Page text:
Which sectors are currently generating the most interesting stories or impact at the moment and why do you think that is?

Tough question, as impact can be altered by region, gender, demographic and socio economic status but for me personally the top three topics that I am most interested in right now is the climate emergency, agritech solutions and education for all. 

Prior to COP26 I can shamefully admit that I didn’t really pay much attention to the climate debate but now that I have conducted my own research I do worry about the future of our planet. We have become incredibly wasteful in the west and the consequences are overwhelmingly impacting the livelihoods of people living in the global south. Extreme weather patterns, severe drought, famine and flooding are the results of the world’s wasteful, greedy behaviour. I have promised myself to do more personally, small things like turning off lights, not wasting food, not buying new clothes constantly and shining a light on the issue as much as possible. 

The climate emergency feeds into agriculture and the pressing need for Africa to feed itself. I am encouraged by the influx of Agritech solution players that have entered the African market. I recently had the pleasure of interviewing Uka Eje the CEO and CO founder of ThriveAgric. The firm recently announced that it had raised $56.4 million in debt from institutional investors to grow its farmer base and their outputs servicing local and international markets. There are many companies like ThriveAgric working in Africa. Given the UN forecast of significant population expansion on the continent, agriculture will become a crucial sector and all actors must be fully supported by the government. The importance of education doesn’t need to be explained but needs significant investment. Millions of children across the world have suffered as a result of global lockdowns and their plight needs to be tackled to ensure the future of this planet.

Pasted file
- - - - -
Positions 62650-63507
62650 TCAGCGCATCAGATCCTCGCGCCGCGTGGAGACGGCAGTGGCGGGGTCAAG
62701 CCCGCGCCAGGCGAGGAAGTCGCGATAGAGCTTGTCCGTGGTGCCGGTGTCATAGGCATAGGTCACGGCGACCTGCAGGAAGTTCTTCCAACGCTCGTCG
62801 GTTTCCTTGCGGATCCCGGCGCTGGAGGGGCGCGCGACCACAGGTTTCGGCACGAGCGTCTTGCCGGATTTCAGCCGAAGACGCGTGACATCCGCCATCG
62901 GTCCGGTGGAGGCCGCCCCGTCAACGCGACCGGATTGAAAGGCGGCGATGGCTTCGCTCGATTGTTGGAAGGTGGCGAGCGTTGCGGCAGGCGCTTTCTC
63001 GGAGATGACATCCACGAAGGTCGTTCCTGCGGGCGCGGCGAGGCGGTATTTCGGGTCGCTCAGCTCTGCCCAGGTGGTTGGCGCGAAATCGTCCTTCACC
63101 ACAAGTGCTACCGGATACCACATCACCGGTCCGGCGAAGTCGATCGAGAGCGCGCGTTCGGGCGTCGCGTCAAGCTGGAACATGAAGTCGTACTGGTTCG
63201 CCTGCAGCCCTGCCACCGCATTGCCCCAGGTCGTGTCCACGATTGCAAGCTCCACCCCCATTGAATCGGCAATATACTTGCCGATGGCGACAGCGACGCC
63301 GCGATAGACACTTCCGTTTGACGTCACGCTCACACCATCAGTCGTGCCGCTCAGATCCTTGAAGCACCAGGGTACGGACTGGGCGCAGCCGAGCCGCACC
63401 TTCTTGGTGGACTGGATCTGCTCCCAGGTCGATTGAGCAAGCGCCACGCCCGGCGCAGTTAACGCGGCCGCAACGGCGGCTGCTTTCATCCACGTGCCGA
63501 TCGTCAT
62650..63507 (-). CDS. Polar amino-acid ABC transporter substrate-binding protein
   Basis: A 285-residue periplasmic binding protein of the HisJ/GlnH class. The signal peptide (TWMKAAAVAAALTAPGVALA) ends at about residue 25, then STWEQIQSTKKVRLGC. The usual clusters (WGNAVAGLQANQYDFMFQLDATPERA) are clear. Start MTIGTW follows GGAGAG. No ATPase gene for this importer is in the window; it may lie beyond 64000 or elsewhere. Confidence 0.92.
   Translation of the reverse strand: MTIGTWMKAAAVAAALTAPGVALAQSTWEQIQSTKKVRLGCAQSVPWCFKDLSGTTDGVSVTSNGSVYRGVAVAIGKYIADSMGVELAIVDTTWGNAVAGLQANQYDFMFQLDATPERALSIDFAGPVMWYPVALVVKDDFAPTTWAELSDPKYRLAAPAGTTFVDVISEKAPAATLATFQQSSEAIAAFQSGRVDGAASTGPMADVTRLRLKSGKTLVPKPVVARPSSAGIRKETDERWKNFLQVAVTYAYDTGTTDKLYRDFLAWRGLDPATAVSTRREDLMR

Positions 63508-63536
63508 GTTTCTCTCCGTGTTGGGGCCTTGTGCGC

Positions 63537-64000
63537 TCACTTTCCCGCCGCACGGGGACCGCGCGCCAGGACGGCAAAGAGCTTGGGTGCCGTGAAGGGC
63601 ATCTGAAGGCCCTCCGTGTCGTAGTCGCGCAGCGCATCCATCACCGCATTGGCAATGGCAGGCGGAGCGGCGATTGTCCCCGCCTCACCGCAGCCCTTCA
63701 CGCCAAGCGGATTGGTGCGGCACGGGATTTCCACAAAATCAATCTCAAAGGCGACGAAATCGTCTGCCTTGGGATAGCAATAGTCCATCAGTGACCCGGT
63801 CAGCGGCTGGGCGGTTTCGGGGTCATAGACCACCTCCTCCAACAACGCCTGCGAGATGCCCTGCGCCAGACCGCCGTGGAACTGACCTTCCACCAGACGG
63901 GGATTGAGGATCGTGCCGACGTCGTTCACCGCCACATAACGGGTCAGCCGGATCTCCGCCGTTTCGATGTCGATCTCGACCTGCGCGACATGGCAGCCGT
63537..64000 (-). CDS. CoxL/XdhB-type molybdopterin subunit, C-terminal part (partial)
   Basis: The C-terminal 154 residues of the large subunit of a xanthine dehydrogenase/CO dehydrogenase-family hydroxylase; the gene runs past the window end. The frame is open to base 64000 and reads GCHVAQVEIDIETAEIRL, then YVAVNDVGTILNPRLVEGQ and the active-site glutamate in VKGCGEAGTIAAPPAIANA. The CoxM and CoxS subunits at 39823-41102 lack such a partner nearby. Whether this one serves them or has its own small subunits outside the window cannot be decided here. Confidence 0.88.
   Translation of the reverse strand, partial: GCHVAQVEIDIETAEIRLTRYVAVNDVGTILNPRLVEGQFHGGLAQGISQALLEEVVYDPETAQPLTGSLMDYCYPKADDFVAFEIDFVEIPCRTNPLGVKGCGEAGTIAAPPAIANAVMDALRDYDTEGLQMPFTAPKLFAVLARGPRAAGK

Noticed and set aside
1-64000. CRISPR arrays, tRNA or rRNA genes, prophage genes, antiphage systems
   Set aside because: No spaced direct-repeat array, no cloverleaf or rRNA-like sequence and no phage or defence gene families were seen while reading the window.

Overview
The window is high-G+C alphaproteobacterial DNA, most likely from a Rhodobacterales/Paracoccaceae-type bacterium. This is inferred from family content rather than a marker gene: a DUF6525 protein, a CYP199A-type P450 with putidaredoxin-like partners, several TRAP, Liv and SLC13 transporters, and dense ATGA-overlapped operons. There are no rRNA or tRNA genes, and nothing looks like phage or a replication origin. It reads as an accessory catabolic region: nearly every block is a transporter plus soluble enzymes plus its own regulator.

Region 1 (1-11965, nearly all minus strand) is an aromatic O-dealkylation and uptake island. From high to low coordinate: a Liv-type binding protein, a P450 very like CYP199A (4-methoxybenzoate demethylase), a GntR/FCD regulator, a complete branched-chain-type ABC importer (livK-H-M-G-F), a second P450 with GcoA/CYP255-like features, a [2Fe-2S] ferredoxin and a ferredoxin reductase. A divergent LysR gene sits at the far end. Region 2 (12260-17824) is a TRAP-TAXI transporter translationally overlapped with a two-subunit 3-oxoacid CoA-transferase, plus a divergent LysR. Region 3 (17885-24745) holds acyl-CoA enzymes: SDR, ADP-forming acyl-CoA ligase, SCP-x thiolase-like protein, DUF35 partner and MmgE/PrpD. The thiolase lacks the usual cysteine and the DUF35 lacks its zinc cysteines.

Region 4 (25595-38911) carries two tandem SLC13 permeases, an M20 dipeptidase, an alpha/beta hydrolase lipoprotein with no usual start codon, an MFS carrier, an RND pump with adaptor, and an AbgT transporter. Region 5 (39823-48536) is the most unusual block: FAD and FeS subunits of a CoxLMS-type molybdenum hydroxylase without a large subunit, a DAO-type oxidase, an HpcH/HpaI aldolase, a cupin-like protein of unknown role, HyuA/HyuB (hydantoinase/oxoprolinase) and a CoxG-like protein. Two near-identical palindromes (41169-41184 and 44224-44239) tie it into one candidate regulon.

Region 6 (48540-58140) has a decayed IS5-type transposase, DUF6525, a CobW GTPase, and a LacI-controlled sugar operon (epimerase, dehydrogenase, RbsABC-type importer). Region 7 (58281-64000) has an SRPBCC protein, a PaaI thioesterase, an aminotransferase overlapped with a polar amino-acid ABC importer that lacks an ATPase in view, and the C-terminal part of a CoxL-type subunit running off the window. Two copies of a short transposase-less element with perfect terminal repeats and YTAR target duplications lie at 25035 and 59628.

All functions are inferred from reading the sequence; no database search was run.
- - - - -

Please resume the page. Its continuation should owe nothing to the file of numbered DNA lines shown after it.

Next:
What makes a great interview and how can interviewees best tell their stories?

I hate awkward silences before an interview so I try my best to loosen up my guests. One of the ways to make that interaction more natural is to ensure you conduct your research first. This is fundamental. I also try not to come across as too self important and aggressive or combative during a discussion. I conduct interviews to learn, most importantly I want my viewers to learn. I listen attentively and I don’t pretend to know more about the topic than the expert I am speaking with.